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Despite widespread public belief that psychological stress leads to disease, the biomedical community remains skeptical of this conclusion. In this Commentary, we discuss the plausibility of the belief that stress contributes to a variety of disease processes and summarize the role of stress in 4 major diseases: clinical depression, cardiovascular disease (CVD), human immunodeficiency virus (HIV)/AIDS, and cancer.Corresponding Author: Sheldon Cohen, PhD, Department of Psychology, Carnegie Mellon University, 5000 Forbes Ave, Pittsburgh, PA 15213 ( Disclosures: Dr Cohen reported consulting for Johnson & Johnson Consumer Companies Inc on issues of stress measurement. None of the other authors reported any financial disclosures.Role of the Sponsor: This article is based on a paper commissioned by the Institute of Medicine Committee on Psychosocial Services to Cancer Patients and Families in Community Settings. The Institute of Medicine suggested the topic but played no role in structuring the paper; in the collection, management, and interpretation of the data; or the preparation, review, or approval of the manuscript.Additional Contributions: We thank David Krantz, PhD (Uniformed Services University of the Health Sciences), Margaret Kemeny, PhD (School of Medicine, University of California at San Francisco), Stephen Manuck, PhD, and Karen Matthews, PhD (University of Pittsburgh), and Scott Monroe, PhD (Notre Dame University), for their comments on an earlier draft; the John D. and Catherine T. MacArthur Foundation Network on Socioeconomic Status and Health and members of the Pittsburgh Mind-Body Center (HL65111, HL65112) for their intellectual support; and Ellen Conser, MA, Ashleigh Molz, and Wesley Barnhart, BS (Carnegie Mellon University), for assistance in preparing the manuscript. None of these individuals received any extra compensation for their contributions.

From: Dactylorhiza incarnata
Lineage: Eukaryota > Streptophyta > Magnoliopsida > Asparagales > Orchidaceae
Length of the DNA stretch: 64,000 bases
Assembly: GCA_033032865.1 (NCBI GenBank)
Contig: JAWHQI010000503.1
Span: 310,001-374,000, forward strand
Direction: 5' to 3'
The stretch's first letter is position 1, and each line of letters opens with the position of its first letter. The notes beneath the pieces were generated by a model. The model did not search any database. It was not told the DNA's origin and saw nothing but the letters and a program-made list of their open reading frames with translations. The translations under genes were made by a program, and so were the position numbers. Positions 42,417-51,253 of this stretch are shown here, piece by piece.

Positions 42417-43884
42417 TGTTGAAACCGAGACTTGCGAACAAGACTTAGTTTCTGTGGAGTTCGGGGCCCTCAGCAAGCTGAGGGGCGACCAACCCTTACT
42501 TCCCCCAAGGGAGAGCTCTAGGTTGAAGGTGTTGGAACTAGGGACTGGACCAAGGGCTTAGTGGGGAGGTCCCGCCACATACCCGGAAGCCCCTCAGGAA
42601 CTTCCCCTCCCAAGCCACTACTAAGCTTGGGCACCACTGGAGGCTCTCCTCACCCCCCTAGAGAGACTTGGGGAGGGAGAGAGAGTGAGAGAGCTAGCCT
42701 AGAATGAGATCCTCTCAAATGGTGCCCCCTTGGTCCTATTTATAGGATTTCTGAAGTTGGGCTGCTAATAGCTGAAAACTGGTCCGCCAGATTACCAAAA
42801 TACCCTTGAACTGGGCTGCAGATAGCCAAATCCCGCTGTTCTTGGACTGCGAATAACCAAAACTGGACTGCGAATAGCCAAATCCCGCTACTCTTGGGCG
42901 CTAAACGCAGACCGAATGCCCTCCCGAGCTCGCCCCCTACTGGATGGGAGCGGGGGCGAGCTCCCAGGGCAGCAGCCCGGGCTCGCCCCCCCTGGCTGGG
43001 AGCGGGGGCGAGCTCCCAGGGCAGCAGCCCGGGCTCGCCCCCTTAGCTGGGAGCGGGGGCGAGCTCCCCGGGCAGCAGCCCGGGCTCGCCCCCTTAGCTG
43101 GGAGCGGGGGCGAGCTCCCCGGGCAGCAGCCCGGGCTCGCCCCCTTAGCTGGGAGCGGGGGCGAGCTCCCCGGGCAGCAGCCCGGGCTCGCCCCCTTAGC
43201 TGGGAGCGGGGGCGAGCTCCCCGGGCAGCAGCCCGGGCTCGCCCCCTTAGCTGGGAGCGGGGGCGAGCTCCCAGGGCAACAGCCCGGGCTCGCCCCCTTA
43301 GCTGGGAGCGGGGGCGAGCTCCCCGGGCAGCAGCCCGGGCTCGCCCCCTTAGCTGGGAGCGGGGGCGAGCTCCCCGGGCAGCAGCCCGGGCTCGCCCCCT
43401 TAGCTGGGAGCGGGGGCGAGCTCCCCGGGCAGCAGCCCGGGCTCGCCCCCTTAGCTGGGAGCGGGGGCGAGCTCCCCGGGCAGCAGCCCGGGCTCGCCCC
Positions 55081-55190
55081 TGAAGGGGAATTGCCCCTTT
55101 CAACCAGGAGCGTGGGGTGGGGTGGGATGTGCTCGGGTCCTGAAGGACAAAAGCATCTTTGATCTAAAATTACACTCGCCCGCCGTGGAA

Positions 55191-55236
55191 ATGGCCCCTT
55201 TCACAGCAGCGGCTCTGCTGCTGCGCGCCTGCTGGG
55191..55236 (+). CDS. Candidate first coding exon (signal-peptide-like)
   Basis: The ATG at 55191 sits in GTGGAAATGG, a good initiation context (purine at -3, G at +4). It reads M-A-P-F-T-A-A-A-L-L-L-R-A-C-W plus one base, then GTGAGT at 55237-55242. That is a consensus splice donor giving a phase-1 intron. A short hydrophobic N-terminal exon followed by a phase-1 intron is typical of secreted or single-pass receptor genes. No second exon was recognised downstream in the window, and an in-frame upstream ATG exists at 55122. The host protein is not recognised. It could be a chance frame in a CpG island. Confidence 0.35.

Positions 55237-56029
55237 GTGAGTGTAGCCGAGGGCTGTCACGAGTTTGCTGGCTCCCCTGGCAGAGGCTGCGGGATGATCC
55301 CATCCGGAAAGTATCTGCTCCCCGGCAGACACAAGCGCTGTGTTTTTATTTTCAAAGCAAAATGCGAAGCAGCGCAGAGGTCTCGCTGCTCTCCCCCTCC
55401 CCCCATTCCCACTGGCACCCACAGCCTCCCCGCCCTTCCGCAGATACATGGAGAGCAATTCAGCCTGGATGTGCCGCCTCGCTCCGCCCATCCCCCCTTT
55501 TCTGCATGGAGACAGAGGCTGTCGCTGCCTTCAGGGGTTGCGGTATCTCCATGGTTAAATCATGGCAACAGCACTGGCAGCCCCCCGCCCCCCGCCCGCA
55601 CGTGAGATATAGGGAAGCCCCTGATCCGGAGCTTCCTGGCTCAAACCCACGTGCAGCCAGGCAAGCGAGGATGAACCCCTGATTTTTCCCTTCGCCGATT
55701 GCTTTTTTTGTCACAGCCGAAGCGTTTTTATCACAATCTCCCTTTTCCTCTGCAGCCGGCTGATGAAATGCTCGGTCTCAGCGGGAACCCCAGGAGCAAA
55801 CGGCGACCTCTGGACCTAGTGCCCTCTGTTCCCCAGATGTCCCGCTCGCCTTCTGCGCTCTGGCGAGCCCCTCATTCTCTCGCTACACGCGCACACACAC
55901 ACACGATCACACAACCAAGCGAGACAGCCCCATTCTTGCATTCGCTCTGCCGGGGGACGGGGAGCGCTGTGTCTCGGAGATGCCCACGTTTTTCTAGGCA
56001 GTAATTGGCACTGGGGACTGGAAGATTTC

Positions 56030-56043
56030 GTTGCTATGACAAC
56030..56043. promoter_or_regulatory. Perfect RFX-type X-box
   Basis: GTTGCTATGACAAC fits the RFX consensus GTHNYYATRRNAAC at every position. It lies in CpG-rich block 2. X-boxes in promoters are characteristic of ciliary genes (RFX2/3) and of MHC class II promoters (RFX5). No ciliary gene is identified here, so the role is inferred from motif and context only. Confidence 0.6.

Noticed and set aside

Amid the severe acute respiratory syndrome coronavirus 2 (SARS-CoV-2) pandemic, substantial effort is being directed toward mining databases and publishing case series and reports that may provide insights into the epidemiology and clinical management of coronavirus disease 2019 (COVID-19). However, there is growing concern about whether attempts to infer causation about the benefits and risks of potential therapeutics from nonrandomized studies are providing insights that improve clinical knowledge and accelerate the search for needed answers, or whether these reports just add noise, confusion, and false confidence. Most of these studies include a caveat indicating that “randomized clinical trials are needed.” But disclaimers aside, does this approach help make the case for well-designed randomized clinical trials (RCTs) and accelerate their delivery?¹ Or do observational studies reduce the likelihood of a properly designed trial being performed, thereby delaying the discovery of reliable truth?